Bird was part of the TV satire boom of the 1960s, and well known for his many appearances opposite John Fortune.
The pair memorably appeared alongside Rory Bremner in the Channel 4 TV series Bremner, Bird and Fortune.
Co-star Bremner led the tributes to Bird, telling the BBC his former co-star “had this brilliant instinct for absurdity, and the sharpest of minds”.
“He was so modest, for someone who so often played these characters who were so complacent and self-aggrandising,” Bremner told Radio 4’s The World at One.
“He was at the forefront of the satire boom… he had the most wonderful of minds and was the most modest of people, he was amazing.”
Bremner, Bird and Fortune ran for 16 series, as well as one-off specials, between 1999 and 2008, and was nominated for several Bafta TV Awards.
In one of Bird and Fortune’s most famous recurring sketches, known as The Long Johns, one of the two Johns – either Bird or Fortune – would portray a senior figure from public life, being interviewed by the other John.
In the set piece, the fictional businessman, government consultant or bumbling politician – who always went by the name of George Parr – would be skewered by the increasingly exasperated interviewer.
During an appearance on Desert Island Discs in 2004, Fortune said it had been “very difficult to keep a straight face” during his and Bird’s many, largely improvised, two-handers.
In a statement released earlier, Bremner called seeing Bird and fellow star John Fortune working together the “highlight” of his life and he would “marvel at the genius of it all”.
He added it was “striking” Bird had died on Christmas Eve “nine years, almost to the day” after Fortune, who died on New Year’s Eve in 2013, aged 74.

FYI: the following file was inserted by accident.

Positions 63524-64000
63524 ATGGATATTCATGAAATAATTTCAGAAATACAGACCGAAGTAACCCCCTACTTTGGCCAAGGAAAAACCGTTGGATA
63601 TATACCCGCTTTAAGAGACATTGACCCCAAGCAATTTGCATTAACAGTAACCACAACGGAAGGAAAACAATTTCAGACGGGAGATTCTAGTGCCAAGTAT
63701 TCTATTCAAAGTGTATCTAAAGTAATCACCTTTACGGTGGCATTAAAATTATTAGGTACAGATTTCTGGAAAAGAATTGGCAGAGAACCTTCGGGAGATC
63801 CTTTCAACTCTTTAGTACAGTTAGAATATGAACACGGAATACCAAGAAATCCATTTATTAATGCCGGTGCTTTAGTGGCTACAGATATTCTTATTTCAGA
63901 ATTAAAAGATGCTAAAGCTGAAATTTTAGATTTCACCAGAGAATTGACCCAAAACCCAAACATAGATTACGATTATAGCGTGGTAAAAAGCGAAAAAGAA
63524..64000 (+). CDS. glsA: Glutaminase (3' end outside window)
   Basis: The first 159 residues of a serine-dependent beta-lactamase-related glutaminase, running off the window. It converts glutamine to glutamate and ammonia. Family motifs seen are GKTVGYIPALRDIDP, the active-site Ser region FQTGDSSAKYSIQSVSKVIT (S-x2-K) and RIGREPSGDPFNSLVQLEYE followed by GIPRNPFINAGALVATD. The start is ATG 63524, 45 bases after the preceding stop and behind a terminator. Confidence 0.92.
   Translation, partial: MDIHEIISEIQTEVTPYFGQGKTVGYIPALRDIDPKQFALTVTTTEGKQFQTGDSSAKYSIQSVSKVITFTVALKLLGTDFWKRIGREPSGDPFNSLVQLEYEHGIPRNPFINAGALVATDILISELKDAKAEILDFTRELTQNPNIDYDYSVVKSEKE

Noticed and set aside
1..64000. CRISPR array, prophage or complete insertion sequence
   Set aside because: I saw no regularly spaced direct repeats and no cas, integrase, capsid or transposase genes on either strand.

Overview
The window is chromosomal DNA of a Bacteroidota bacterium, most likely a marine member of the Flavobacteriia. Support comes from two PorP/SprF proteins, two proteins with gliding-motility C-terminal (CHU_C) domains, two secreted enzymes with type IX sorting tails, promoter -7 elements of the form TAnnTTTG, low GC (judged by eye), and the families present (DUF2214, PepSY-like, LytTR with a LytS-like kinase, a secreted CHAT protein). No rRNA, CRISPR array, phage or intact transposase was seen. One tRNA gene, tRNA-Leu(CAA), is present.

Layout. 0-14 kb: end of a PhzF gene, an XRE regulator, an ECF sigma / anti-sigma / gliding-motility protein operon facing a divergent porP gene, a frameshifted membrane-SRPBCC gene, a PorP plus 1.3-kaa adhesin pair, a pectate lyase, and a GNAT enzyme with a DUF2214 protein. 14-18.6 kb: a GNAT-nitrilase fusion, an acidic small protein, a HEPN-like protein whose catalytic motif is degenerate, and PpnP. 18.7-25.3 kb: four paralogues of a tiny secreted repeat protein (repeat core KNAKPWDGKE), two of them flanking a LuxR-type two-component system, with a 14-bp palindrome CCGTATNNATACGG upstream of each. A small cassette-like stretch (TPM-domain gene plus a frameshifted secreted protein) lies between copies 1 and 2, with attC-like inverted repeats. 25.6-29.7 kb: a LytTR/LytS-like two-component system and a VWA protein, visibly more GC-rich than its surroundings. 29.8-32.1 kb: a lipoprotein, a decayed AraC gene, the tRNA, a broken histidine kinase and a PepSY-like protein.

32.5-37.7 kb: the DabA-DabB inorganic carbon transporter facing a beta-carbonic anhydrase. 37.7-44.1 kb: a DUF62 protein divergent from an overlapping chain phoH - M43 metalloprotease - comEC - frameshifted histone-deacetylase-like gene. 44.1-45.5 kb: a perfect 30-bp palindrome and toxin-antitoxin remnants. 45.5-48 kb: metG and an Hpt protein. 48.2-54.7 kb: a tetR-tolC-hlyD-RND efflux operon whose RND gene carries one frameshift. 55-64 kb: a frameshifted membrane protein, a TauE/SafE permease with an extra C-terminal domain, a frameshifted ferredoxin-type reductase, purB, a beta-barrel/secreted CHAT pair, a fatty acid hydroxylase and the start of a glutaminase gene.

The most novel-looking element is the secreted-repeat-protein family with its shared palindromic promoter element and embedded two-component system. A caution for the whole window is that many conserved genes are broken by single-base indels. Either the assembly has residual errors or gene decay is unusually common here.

“Lord knows, satire has missed them this last decade and now that loss is permanent,” said Bremner.
A statement announcing Bird’s death said he died “peacefully” at Pendean care home. A family funeral is expected to be followed by a celebration of his life in the new year.
Bird, born in Nottingham, went to a grammar school before attending Cambridge University. It was at Cambridge that he met his comedy partner Fortune, with whom he would go on to star in the hit BBC satirical series That Was the Week that Was.
After the show’s cancellation ahead of the 1964 general election, the BBC commissioned The Late Show, where Bird appeared alongside Barry Humphries, to try and recapture the success of the former political comedy show.
However, The Late Show only ran for a year and was dropped after 24 episodes.
Bird’s other TV credits included If It Moves File It, Dangerous Brothers, A Very Peculiar Practice, My Father Knew Lloyd George, and The Secret Policeman’s Other Ball.
He also appeared in episodes of a string of popular TV hits, including Jonathan Creek, One Foot in the Grave, Inspector Morse, Midsomer Murders and Yes, Prime Minister.
Deeply saddened to hear that the great John Bird has left us. One of the most modest of men and most brilliant of satirists. And one of the last surviving pillars of the anti-establishment. 1/4— Rory Bremner 💙🇺🇦 (@rorybremner) December 28, 2022
Ahh RIP John Bird, you were wonderful in Bremner Bird and Fortune, and Absolute Power and other satirical shows. However to me, and probably to others of my vintage, you will always be remembered as Marmalade Atkins’ Dad. https://t.co/srK5KQv3xW— Angela Barnes (@AngelaBarnes) December 28, 2022
On the big screen, he featured in films such as Red and Blue, A Dandy in Aspic, 30 Is a Dangerous Age, Cynthia, Jabberwocky, and Yellow Pages.
Bird shared a Bafta with co-star Fortune in 1997. The award, for best light entertainment performance, honoured their work on Channel 4’s Rory Bremner, Who Else? programme.
Latterly, in the early noughties, he starred opposite Sarah Lancashire in the BBC’s legal sitcom Chambers, appearing in both the original radio series and later the TV adaptation.